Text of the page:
The Strad's experts evaluate the latest string recordings
Brahms: Cello Sonatas no.1 in E minor op.38 & no.2 in F major op.99, Violin Sonata no.1 in G major op.78 (arr. Brahms), Hungarian Dances nos.1, 2 & 5–7 (arr. Piatti), Lieder (arr. Anon), ‘FAE’ Scherzo (arr. Forbes), Andante(arr. Garben)
A complete Brahms cello collection that proves more successful at the smaller scale
Sunday, 01 June 2014
Jonathan Aasgaard (cello) Martin Roscoe (piano)
Avie AV 2300 (two discs)
This ambitious project is something of a mixed bag. There are plenty of moments to savour in the clear and ambient recording, highlighted by some elegant cello playing in the Lieder arrangements with idiomatic partnering from Martin Roscoe. Equally, many of the Hungarian Dances are projected with character, and the ‘FAE’ scherzo provides a spirited conclusion to the first CD. But in the larger works some issues start to rear their heads. Most obvious, perhaps, is the difficulty Jonathan Aasgaard has in maintaining impetus. This is a somewhat instinctive matter, and in lengthier movements there is a tendency for proceedings to get too comfortable, as witness the first movement of the arranged G major Violin Sonata. Some of the passagework here becomes laborious and the tempo for Brahms’s prescribed Vivace ma non troppo seems too careful. Other imperfections, apparent in op.38, include a lack of direction to some of the phrasing and a tendency on repeated sequences to differentiate in terms of colour or subtle articulation, which also serves to impede a sense of forward momentum. The F major Sonata is more successful, although the Adagio, despite having some poignant moments, lingers unduly. This duo is heard at its best in the concluding two Allegro movements, where the pace and shaping of the music seem more incisive.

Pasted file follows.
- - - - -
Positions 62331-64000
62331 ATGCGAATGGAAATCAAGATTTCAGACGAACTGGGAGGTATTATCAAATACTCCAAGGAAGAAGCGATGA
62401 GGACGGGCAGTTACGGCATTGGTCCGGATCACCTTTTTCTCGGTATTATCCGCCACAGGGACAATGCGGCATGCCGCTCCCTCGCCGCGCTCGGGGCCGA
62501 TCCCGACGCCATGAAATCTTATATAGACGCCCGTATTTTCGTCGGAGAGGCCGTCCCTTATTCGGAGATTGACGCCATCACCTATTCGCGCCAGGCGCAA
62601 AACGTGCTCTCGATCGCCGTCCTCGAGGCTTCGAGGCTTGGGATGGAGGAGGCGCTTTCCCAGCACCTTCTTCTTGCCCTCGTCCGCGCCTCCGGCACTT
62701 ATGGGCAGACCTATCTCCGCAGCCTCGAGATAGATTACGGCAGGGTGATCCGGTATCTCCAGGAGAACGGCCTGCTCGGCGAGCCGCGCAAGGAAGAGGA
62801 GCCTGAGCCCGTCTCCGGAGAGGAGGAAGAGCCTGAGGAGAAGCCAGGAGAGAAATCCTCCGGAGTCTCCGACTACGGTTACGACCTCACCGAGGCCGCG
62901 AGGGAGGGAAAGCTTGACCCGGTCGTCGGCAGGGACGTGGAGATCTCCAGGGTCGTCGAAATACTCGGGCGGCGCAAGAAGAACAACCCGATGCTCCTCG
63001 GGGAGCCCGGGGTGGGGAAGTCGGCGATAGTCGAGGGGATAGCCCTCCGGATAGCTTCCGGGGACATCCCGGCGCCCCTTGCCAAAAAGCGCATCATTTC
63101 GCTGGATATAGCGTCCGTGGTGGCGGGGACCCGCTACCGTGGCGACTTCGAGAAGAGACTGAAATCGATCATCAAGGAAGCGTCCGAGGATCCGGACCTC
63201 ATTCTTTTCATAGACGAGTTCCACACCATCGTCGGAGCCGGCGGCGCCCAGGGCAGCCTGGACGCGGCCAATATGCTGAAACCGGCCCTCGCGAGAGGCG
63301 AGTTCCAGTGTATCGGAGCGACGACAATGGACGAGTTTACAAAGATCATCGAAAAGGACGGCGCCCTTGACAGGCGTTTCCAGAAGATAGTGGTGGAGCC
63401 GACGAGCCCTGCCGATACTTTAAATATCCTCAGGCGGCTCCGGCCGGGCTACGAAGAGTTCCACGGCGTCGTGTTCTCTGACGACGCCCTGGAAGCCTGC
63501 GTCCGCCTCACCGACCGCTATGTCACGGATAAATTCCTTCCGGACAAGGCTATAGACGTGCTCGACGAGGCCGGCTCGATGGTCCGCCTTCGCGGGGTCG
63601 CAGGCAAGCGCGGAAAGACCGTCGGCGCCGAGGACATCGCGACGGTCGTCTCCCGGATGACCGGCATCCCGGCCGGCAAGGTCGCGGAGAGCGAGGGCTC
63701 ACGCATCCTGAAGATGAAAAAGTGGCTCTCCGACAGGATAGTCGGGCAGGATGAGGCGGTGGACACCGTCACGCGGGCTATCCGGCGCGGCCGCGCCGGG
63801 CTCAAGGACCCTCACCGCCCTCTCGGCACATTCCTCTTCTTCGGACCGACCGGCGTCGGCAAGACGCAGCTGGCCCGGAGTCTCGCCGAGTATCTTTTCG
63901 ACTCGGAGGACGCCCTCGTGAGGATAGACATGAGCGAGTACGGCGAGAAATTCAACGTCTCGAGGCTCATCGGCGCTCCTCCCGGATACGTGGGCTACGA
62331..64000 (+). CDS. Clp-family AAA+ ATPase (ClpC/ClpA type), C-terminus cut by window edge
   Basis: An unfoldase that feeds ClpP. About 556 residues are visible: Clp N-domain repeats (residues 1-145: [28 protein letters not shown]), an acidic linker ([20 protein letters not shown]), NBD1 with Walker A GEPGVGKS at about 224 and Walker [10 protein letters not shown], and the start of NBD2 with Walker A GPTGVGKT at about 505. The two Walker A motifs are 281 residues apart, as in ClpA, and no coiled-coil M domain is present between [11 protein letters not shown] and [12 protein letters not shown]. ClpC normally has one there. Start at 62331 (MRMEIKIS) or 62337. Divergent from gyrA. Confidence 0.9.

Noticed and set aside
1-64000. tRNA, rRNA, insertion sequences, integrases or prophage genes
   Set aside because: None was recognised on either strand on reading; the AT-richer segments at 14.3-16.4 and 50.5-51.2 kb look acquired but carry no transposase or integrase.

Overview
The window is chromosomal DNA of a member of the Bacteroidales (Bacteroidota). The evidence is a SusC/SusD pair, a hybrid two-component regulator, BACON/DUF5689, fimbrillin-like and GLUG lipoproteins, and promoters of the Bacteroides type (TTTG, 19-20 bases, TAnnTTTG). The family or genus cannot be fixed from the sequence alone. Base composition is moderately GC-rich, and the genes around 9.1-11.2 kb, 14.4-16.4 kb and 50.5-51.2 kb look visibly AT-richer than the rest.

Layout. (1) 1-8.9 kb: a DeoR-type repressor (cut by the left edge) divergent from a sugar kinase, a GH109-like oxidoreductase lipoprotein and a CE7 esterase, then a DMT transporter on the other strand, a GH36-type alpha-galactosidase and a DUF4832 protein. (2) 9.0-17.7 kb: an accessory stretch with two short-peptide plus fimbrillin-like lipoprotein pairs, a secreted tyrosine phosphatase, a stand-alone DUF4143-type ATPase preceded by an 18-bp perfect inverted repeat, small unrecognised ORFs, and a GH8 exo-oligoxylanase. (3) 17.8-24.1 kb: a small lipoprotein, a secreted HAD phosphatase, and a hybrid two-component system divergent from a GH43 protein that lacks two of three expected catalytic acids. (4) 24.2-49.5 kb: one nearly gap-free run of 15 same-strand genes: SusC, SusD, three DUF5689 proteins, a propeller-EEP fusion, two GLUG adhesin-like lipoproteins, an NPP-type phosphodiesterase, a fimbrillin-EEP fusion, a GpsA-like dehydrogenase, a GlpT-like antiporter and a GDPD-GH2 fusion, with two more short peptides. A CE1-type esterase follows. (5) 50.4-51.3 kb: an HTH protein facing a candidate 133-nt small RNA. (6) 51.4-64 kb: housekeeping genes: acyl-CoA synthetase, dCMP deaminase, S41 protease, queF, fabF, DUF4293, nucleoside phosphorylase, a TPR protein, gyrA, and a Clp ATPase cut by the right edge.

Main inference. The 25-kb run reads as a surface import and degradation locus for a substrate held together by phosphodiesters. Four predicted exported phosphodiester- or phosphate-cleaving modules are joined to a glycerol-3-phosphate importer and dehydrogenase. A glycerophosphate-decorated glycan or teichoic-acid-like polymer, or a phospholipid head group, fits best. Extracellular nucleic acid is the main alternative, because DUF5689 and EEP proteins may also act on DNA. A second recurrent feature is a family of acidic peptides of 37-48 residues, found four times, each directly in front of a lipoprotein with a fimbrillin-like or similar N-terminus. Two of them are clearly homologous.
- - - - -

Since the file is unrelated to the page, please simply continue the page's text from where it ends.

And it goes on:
From the June 2014 issue. Subscribe to The Strad or download our digital edition as part of a 30-day free trial.